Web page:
Passing over antisemitism

14 Sep 2010 by CST

Bret Stephens, in the Wall Street Journal, asks why there has been no action taken against EU Commissioner Karel de Gucht for his comments about Jewish power and irrationality:

Mr. De Gucht's target was Jews, the objects of his opprobrium their malign political influence and crippled mental reflexes. If this isn't anti-Semitism, the term has no meaning.

But perhaps it no longer does, at least in Europe. "I regret that the comments that I made have been interpreted in a sense I did not intend," Mr. De Gucht said, by way of non-apology. "I did not mean in any possible way to cause offense or stigmatize the Jewish community. I want to make clear that anti-Semitism has no place in today's world."

The comment admits of two interpretations: (1) that it is insincere, and therefore an act of political expediency; (2) that it is sincere, and Mr. De Gucht thinks that casually bad-mouthing Jews doesn't quite reach the threshold of "anti-Semitism"—defined, as the saying has it, as hating Jews more than is strictly necessary.

I suspect the latter interpretation, which has an old European pedigree, is closer to the mark. But whatever Mr. De Gucht's motives, the more interesting phenomenon has been the European non-reaction. "No comment," says a spokesman for German Foreign Minister Guido Westerwelle. "Our position on anti-Semitism is very clear but we have no comments on other people's statements," says a spokesman for Italian Foreign Minister Franco Frattini. "High Representative [Catherine] Ashton is confident [De Gucht] didn't mean any offense, and that he apologized," says a spokeswoman for the EU's High Representative for Foreign Affairs and Security Policy. "He made personal comments for which he expressed his personal regret and there is no further comment to make," says a spokesman for the European Commission.

Stephens goes on to explain this by arguing that Europe "is pervasively antisemitic", which is not an assessment I share. But he is right to point out that this is just another example of antisemitism being glossed over or ignored.

We have written before on this blog about the inability of many commentators to recognise antisemitism as a relevant factor in analysing the behaviour of, say Hezbollah or Hamas. There was another example in the BBC's coverage of the Taliban's efforts to obstruct upcoming elections in Afghanistan. In their online report and video, a Taliban commander is reported as saying:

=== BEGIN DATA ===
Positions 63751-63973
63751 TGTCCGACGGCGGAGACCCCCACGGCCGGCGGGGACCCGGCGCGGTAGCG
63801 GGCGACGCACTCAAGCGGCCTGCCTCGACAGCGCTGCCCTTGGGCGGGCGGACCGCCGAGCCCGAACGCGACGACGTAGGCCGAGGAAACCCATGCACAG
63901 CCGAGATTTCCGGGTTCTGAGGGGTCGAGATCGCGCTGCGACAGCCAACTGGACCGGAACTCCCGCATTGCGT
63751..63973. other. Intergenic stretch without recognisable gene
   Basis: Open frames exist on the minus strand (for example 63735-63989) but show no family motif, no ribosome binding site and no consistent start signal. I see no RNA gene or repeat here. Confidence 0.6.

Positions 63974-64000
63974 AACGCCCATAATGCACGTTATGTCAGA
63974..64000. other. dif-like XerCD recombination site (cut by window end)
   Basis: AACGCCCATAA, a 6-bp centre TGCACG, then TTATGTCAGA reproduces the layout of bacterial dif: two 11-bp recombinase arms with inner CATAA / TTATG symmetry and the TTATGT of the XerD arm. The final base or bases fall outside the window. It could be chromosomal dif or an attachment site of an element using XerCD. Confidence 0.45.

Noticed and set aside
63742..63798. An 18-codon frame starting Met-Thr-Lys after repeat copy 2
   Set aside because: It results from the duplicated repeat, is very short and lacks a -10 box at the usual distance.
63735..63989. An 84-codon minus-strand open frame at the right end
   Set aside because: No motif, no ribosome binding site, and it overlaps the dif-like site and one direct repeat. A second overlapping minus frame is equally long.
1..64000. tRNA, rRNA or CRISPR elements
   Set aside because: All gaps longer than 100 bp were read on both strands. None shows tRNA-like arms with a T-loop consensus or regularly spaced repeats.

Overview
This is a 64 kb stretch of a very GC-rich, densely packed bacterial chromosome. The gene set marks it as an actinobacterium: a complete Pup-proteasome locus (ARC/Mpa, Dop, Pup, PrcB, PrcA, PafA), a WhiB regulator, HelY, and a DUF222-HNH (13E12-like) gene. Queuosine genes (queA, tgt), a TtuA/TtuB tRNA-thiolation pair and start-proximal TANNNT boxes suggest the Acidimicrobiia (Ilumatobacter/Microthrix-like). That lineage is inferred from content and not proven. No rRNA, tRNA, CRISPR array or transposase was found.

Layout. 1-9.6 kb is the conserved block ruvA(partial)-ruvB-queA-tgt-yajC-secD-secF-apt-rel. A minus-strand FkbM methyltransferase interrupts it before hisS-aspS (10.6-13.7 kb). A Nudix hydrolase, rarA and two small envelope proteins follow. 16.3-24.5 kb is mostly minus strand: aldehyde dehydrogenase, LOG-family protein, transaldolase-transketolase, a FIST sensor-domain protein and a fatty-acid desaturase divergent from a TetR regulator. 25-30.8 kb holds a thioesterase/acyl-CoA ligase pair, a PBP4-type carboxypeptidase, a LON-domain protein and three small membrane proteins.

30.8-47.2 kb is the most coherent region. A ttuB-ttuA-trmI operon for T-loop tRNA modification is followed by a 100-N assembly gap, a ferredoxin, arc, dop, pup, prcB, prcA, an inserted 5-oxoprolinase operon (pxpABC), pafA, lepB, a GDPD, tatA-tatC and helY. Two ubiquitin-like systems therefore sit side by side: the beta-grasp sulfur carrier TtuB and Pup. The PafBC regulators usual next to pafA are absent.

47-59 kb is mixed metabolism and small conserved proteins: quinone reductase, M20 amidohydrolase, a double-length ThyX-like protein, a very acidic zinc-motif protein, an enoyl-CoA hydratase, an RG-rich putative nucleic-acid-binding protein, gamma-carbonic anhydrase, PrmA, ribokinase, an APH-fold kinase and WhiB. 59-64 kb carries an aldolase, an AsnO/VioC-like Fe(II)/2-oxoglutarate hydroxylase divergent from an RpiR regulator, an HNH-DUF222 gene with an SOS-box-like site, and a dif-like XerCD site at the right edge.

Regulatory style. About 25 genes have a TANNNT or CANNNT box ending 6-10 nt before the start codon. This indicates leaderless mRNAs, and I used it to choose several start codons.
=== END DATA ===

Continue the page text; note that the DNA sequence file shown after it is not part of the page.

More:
Elections aren't possible here. Last year, during the presidential race, a few people came by helicopter and stuffed the ballot boxes. Today, the district is under the total control of the Islamic Emirate of Afghanistan. No candidate, election worker or voter can enter.

But  on Radio 4's PM programme yesterday, the commander's comments were broadcast in full:

Elections aren't possible here. Last year, during the presidential race, a few people came by helicopter and stuffed the ballot boxes. Today, the district is under the total control of the Islamic Emirate of Afghanistan. No candidate, election worker or voter can enter. We the mujihadeen of the Emirate will defend every step of Ghazni province. Jews and their slaves will not step, therefore, onto our land.

I don't know why this last sentence, about the "Jews and their slaves", was cut from the other two versions of the BBC report: perhaps it was just for reasons of space, or editorial flow. Whatever the reason, it gives the impression that this comment is rather trivial, a rhetorical flourish which can be discarded without losing anything from our understanding of the Taliban's actions or motivations.

I hope this is not the case, because I think it is a comment that reveals a great deal. There is, famously, only one remaining Jew in Afghanistan, and there has not been a functioning Jewish community in the country during the entire time of the Taliban's existence. The foreign forces in Afghanistan are part of a NATO operation fighting under UN authority, neither of which are bodies run or strongly influenced by Jews or by Israel. The idea that the opposition to the Taliban is actually controlled by Jews is absurd: the only way to understand the commander's remark is through the idea of a global Jewish conspiracy, in which NATO, the UN, the American or even Afghan governments are "Jews", and everyone working for them are "their slaves". This would not be a surprise, because the Taliban is an Islamist extremist organisation, and Islamist organisations and individuals have a long record - both historical and contemporary -  of antisemitism, including conspiracy theories. It is always tempting to omit absurd ideas from political analysis or reportage, precisely because they are so absurd, but sometimes the irrationality of a movement like the Taliban is the whole point.


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